But the exciting thing about 5G is that its real power has yet to be seen, because developers may come up with all sorts of applications we haven’t even imagined yet.
The radio frequencies currently used for 5G in the UK are similar to the ones we use for 4G services. Where 4G uses frequencies between 800 megahertz (MHz) and 2.6 gigahertz (GHz), 5G uses frequencies between 3.4GHz and 3.6GHz. In comparison, your television transmission uses frequencies of up to 806 MHz, and Wi-Fi is between 2GHz and 5GHz.
Crucially, these frequencies, along with new mast technology, allow for greater bandwidth, letting more data flow back and forth between devices at greater speeds.
What are Vodafone’s 5G network plans?
Our 5G network – offering unparalleled speeds and plans with unlimited monthly data – is live right now and being rolled out quickly across the UK. As at February 2019, we had 5G in 40 towns and cities, and we hope to increase this number to nearly 50 by the end of March 2020.
We’re also launching 5G in more countries than anyone else. So including the UK, we now offer 5G in 100+ towns and cities across Italy, Spain, Germany and Ireland.
In the meantime, you can pop into a store or visit our dedicated 5G page to find out about our devices and plans.
Will people in rural areas benefit?
We’re working on rolling out 5G as fast as possible without rushing the process. We’ll be adding new cities, towns and destinations to our 5G roster all the time, with our aim to cover as much of the UK as possible.
You can see the current shape of our 5G coverage at vodafone.co.uk/network/status-checker.
Do I need a new device?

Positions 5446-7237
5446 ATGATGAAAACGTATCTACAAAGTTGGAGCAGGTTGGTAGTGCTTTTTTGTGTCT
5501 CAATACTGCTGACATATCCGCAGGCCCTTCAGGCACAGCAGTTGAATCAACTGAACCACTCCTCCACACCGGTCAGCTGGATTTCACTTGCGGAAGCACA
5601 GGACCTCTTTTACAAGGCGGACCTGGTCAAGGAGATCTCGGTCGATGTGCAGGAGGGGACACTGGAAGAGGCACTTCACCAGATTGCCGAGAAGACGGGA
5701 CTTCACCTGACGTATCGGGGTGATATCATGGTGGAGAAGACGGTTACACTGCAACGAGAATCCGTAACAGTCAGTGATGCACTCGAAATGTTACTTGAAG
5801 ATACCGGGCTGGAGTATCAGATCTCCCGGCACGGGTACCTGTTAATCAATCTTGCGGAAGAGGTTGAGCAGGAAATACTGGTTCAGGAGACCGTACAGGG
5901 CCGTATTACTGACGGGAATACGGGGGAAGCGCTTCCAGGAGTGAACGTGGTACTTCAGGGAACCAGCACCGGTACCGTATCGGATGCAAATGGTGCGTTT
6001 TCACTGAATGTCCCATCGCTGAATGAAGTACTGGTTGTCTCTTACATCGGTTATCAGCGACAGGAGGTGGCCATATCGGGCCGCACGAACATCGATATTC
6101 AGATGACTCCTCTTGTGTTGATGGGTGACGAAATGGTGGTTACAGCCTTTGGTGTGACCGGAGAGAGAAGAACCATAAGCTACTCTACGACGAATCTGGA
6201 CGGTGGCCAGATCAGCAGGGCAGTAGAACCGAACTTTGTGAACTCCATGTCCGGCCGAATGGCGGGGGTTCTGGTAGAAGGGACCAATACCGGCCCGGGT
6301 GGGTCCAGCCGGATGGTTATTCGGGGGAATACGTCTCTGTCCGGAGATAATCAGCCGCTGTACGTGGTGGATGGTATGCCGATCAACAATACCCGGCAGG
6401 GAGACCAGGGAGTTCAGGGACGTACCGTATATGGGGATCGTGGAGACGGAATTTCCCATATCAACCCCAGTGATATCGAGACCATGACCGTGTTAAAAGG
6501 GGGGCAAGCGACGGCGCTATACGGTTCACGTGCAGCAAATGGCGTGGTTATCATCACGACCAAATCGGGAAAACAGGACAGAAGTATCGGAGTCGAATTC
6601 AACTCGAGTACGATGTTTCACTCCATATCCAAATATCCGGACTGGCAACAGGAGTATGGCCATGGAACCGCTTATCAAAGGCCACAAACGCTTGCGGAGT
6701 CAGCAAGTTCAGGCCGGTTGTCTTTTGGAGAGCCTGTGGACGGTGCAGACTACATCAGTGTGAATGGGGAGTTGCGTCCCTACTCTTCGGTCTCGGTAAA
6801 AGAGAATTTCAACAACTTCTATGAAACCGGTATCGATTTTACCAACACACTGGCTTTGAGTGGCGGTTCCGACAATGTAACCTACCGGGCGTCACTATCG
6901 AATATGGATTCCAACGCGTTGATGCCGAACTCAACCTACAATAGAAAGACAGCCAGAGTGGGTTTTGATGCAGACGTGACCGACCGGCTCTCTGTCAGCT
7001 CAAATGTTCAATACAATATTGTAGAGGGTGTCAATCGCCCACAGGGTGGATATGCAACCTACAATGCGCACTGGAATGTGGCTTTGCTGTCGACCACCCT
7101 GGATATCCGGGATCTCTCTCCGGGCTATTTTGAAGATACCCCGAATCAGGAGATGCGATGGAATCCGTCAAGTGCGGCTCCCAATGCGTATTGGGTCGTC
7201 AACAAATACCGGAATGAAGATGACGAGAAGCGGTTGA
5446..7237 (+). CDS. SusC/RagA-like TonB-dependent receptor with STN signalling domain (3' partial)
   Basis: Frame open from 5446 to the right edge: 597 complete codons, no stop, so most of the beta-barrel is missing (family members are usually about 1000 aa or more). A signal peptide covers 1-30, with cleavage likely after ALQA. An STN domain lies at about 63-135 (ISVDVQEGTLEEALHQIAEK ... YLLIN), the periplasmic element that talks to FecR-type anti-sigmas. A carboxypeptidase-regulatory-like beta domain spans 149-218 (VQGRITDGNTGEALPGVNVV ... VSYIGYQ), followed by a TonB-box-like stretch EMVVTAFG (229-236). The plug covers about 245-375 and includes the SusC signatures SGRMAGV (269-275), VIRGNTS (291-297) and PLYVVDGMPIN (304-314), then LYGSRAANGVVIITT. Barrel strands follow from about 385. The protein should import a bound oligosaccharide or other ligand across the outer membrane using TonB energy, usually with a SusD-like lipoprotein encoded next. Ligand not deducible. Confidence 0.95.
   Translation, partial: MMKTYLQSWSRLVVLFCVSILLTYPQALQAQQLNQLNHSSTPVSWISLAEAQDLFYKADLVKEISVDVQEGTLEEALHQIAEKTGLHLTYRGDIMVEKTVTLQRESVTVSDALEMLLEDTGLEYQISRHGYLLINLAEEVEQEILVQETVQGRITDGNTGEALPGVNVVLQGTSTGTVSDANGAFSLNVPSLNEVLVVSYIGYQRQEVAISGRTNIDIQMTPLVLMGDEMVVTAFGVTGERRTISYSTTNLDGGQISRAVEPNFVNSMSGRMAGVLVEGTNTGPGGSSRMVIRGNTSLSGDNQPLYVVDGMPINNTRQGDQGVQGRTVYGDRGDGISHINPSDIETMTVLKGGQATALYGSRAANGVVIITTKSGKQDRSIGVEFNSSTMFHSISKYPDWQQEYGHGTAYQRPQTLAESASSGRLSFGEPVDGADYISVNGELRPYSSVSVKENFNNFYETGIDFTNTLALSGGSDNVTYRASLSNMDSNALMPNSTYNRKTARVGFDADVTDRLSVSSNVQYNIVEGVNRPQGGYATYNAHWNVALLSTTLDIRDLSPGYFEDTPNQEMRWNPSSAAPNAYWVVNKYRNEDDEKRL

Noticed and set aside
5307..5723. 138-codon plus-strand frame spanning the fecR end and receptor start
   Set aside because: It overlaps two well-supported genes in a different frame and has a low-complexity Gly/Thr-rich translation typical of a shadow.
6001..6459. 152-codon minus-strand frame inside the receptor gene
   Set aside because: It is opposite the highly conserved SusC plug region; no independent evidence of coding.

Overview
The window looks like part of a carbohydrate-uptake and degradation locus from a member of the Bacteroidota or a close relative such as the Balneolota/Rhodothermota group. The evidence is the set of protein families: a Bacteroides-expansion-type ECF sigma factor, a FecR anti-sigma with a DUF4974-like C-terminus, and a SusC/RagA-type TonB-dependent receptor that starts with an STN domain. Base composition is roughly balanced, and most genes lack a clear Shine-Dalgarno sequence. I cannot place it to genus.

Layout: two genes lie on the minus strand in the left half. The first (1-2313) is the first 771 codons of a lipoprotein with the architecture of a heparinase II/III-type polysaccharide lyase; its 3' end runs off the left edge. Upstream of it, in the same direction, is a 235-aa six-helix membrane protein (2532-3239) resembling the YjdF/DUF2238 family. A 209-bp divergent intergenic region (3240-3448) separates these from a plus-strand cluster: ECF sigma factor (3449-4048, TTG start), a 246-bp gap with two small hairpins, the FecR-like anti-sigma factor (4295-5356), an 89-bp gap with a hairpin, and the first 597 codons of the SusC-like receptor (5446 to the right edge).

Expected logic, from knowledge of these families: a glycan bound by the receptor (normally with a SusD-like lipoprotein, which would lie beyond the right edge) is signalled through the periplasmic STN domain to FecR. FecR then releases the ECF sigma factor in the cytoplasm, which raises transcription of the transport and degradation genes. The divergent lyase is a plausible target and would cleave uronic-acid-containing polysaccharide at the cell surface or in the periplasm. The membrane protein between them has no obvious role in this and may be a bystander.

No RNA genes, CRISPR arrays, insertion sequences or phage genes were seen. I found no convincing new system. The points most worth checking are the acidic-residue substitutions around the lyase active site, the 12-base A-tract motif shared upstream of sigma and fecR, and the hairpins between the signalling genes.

Yes you do. Qualcomm announced the first 5G modem for smartphones – the Snapdragon X50 – in 2016, while several new phones unveiled at Mobile World Congress 2019 in March boasted 5G capabilities.
Can I use 5G abroad?
Whether you’re relaxing at home or travelling for work or pleasure, Vodafone consumer and business customers can now enjoy 5G roaming in more than 70 towns and cities across Europe, including 32 in the UK.
That’s because Vodafone 5G is now live across five countries – Spain, Germany, Italy, Republic of Ireland and the UK – and you can access our network at no additional cost, making Vodafone the perfect choice for your summer holidays or work trip.
Here’s our latest press release about 5G roaming.
Is 5G safe?
The short answer is: yes – there is no scientific evidence that 5G frequencies are harmful to humans.
These frequencies are in the non-ionising radiation zone, meaning that they can’t damage biological cells. It’s the ionising radiation that’s potentially dangerous – gamma rays, x-rays, microwaves, and ultraviolet (UV) light, for example. This is why you shouldn’t spend too much time in the sun without UV protection.
There has been some concern expressed about a form of 5G called millimetre wave (mmWave) that uses much higher radio frequencies (typically in the 28GHz range). This ultra-high-speed, high capacity version will need more masts because the signals can only travel over shorter distances.
But again, these frequencies are non-ionising so they’re not harmful to people or other living things.
At the moment, mmWave 5G is more likely to be used in the US, with the UK perhaps adopting the technology over the next few years.
Like any other service, we will still have to ensure that we comply with the international guidelines set by the International Commission for Non-Ionizing Radiation Protection (ICNIRP).
In July 2018, the ICNIRP declared that none of the frequencies used by mobile communications, including 5G, required amendments to their existing safety guidelines.